Recommender systems: Content-based and collaborative filtering

This document provides an overview of recommender systems, including content-based and collaborative filtering approaches. It discusses how content-based systems make recommendations based on item profiles and calculating similarity between user and item profiles. Collaborative filtering is described as finding similar users and making predictions based on their ratings. The document also covers evaluation metrics, complexity issues, and tips for building recommender systems.

Xavier Amatriain – August 2014 – KDD
1. The Recommender
Problem
Xavier Amatriain – August 2014 – KDD
The Age of Search has come to an end
• ... long live the Age of Recommendation!
• Chris Anderson in “The Long Tail”
• “We are leaving the age of information and entering the age
of recommendation”
• CNN Money, “The race to create a 'smart' Google”:
• “The Web, they say, is leaving the era of search and
entering one of discovery. What's the difference? Search is
what you do when you're looking for something. Discovery
is when something wonderful that you didn't know existed,
or didn't know how to ask for, finds you.”
Xavier Amatriain – August 2014 – KDD
Information overload
“People read around 10 MB worth of material a day, hear 400 MB a
day, and see 1 MB of information every second” - The Economist, November 2006
In 2015, consumption will raise to 74 GB a day - UCSD Study 2014
Xavier Amatriain – August 2014 – KDD
Everything is personalized

Recommended for you

Recommender Systems
Recommender SystemsRecommender Systems
Recommender Systems

Part of the course "Algorithmic Methods of Data Science". Sapienza University of Rome, 2015. http://aris.me/index.php/data-mining-ds-2015

recommendationsdata sciencedata mining
Recent Trends in Personalization at Netflix
Recent Trends in Personalization at NetflixRecent Trends in Personalization at Netflix
Recent Trends in Personalization at Netflix

Presentation at the Netflix Expo session at RecSys 2020 virtual conference on 2020-09-24. It provides an overview of recommendation and personalization at Netflix and then highlights some of the things we’ve been working on as well as some important open research questions in the field of recommendations.

machine learningnetflixpersonalization
Recsys 2016 tutorial: Lessons learned from building real-life recommender sys...
Recsys 2016 tutorial: Lessons learned from building real-life recommender sys...Recsys 2016 tutorial: Lessons learned from building real-life recommender sys...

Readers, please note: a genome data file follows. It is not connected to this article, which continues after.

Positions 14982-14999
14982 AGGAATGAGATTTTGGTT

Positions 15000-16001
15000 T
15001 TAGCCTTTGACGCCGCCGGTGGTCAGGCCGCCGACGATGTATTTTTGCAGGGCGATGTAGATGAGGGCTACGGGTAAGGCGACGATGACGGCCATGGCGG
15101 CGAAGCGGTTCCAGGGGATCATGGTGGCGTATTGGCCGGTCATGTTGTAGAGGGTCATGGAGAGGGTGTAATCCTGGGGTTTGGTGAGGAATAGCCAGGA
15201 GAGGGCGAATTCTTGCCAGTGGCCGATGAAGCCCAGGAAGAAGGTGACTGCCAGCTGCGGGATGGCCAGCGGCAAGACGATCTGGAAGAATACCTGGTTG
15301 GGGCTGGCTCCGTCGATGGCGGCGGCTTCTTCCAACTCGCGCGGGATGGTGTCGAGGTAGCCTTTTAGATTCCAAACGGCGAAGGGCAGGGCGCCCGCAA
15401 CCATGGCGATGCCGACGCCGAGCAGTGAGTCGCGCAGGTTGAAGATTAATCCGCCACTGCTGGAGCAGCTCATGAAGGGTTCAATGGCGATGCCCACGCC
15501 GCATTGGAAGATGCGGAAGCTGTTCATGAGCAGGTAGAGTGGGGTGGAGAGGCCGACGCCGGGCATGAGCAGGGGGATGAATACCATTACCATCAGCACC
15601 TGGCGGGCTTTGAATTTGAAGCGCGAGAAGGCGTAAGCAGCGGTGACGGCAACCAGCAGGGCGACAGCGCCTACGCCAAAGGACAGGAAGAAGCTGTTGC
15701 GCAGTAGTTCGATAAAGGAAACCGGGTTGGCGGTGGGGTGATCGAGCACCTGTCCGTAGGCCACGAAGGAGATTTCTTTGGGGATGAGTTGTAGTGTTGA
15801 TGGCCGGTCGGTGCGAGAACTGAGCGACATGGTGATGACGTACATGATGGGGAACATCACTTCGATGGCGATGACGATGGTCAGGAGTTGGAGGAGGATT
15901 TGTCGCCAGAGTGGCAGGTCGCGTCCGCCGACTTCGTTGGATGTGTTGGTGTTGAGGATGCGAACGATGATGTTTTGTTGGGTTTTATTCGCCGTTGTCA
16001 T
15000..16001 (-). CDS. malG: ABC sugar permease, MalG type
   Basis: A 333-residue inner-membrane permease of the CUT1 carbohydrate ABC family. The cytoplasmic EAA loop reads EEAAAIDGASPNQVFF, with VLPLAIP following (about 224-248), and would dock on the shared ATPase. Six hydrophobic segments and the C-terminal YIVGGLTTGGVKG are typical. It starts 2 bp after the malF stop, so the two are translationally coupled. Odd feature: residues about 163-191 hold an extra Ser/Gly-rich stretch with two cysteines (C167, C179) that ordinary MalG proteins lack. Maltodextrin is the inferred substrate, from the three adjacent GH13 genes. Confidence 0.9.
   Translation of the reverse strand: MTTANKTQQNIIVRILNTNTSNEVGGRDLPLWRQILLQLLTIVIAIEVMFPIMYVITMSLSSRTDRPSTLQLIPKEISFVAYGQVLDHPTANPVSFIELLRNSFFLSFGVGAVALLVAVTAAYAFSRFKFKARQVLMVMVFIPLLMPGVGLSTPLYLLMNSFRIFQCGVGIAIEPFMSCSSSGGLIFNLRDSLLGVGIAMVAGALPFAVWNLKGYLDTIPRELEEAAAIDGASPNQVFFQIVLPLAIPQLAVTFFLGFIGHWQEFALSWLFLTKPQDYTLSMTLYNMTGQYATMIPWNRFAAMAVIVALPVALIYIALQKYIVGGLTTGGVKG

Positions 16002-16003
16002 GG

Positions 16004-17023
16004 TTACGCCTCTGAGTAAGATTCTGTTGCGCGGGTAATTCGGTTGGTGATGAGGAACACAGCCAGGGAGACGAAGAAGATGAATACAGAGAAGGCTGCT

Recsys 2016 tutorial: Lessons learned from building real-life recommender sys...

Tutorial Deepak Agarwal and me gave at the 2016 ACM Recommender Systems conference. These slides only cover my part.

machine learningrecommender systemsquora
Xavier Amatriain – August 2014 – KDD
The “Recommender problem”
● Traditional definition: Estimate a utility
function that automatically predicts how a
user will like an item.
● Based on:
○ Past behavior
○ Relations to other users
○ Item similarity
○ Context
○ …
Xavier Amatriain – August 2014 – KDD
Recommendation as data mining
The core of the
Recommendation
Engine can be
assimilated to a general
data mining problem
(Amatriain et al. Data Mining Methods for
Recommender Systems in Recommender
Systems Handbook)
Xavier Amatriain – August 2014 – KDD
Machine Learning + all those other
things
● User Interface
● System requirements (efficiency, scalability,
privacy....)
● Serendipity
● Diversity
● Awareness
● Explanations
● …
Xavier Amatriain – August 2014 – KDD
Serendipity
● Unsought finding
● Don't recommend items the user already knows
or would have found anyway.
● Expand the user's taste into neighboring areas
by improving the obvious
● Collaborative filtering can offer controllable
serendipity (e.g. controlling how many
neighbors to use in the recommendation)

Recommended for you

Tutorial: Context In Recommender Systems
Tutorial: Context In Recommender SystemsTutorial: Context In Recommender Systems
Tutorial: Context In Recommender Systems